Transfemoral TAVI treatment was the standout in terms of cost-effectiveness and quality-of-life-years following treatment, but TAVI treatment via the transapical approach looked less favorable than open-heart aortic valve surgery.
The study was the 1st attempt to direct attempt to assess costs of TAVI procedures relative to surgery in patients who are at high risk but still candidates for surgery, researchers noted.
Considering TAVI as a whole, the less-invasive heart-valve repair procedure was similar to open surgery, but significant differences arose when separately considering transfemoral and transapical access for TAVI treatment.
Overall, patients in the TAVI group who were treated transfemorally had better outcomes than patients who received surgery, who in turn had better outcomes than TAVI patients who were treated transapically.
Similarly, the transfemoral TAVI patients represented a lower cumulative 1-year resource cost compared with surgical patients, but transapical TAVI patients were more costly to treat, according to study results.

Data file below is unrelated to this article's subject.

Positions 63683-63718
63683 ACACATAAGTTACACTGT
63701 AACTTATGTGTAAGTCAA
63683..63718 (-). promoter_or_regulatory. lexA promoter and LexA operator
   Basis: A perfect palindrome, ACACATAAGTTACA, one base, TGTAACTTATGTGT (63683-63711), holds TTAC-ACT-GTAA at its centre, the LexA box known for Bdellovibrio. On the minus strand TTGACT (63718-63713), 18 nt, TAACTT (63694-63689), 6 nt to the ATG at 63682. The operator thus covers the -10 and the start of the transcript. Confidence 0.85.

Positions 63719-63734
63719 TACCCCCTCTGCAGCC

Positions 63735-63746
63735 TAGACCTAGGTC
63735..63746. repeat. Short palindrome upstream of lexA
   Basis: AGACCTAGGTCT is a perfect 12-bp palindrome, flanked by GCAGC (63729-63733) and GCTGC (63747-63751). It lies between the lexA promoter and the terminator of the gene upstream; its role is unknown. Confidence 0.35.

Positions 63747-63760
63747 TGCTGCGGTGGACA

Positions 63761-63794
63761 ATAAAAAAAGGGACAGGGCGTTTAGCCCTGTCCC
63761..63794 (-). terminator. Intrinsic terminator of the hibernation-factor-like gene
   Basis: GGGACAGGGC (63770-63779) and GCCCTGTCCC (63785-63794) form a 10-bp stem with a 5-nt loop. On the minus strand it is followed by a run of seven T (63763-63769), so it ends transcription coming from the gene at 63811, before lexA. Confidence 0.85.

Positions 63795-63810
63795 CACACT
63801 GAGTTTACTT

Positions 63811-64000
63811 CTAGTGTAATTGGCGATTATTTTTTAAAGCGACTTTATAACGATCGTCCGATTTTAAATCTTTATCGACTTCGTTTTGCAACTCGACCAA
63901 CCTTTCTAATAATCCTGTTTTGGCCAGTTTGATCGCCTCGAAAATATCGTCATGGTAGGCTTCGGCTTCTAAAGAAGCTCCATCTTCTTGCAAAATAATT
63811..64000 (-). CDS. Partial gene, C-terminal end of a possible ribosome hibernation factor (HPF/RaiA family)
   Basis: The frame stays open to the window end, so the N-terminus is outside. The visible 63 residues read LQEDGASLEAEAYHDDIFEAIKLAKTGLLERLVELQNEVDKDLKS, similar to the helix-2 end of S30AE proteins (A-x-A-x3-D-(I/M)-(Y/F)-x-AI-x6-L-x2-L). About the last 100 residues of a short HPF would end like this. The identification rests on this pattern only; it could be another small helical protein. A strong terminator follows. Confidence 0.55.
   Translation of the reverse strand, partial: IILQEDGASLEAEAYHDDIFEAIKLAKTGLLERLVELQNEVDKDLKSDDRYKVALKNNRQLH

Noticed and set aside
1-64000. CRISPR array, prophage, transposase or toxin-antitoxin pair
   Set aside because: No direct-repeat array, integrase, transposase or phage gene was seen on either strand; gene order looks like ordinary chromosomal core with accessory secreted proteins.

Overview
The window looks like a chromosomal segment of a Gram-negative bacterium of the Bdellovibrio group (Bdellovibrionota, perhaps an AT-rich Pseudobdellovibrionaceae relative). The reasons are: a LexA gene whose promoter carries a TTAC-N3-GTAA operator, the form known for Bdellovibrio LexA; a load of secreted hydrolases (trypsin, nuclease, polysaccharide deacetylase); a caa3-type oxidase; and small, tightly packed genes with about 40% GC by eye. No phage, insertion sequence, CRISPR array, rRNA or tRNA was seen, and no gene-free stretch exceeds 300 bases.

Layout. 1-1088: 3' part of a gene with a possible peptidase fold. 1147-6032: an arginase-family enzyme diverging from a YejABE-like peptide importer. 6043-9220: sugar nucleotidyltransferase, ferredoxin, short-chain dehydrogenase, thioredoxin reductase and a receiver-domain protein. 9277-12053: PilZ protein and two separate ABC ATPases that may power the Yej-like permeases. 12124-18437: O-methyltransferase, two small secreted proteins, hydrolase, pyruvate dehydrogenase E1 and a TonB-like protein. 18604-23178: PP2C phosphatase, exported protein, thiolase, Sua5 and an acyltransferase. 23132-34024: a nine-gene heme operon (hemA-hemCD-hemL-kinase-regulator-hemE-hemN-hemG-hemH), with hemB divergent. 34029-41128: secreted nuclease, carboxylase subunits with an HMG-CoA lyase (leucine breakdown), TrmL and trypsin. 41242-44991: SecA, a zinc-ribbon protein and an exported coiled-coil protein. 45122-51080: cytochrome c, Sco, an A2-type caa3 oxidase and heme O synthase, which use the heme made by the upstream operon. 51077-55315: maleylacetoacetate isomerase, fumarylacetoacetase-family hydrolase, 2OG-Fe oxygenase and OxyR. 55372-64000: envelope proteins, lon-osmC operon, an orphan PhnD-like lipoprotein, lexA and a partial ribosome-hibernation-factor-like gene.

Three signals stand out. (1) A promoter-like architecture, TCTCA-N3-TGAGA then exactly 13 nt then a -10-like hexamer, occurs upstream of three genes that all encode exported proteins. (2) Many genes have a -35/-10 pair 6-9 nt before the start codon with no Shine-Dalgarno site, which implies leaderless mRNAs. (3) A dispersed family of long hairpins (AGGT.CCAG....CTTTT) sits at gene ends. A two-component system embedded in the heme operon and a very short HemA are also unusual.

At 12 months researchers recorded cumulative costs for surgical patients between about $98,000-$99,500. Transfemoral TAVI patients represented a cumulative 1-year cost of about $96,700 and transapical patients cost about $109,400.
"These differences in cost-effectiveness are explained by differences in both hospital resource use and short-term clinical outcomes of TAVR according to access site," according to the study.
Procedural costs for the TAVI procedures were significantly higher than for surgery, driven almost entirely by the cost of the Sapien device, researchers noted. In the transfemoral cohort, however, those costs were eventually offset by substantially shorter hospital stays.
The mixed outcomes left something to be desired, but the transfemoral outcomes were "remarkably positive for a relatively new technology in the early phase of clinical use," the authors wrote.
That could represent another boon for medical device company Edwards Lifesciences, which late last month saw some Wall Street love after releasing 3-year study results demonstrating sustained and increasing survival benefits for patients treated with its Sapien TAVI system.
Sapien, which in mid-October won expanded FDA approval to treat lower-risk patients, continues to be the only TAVI system approved for the U.S. market.
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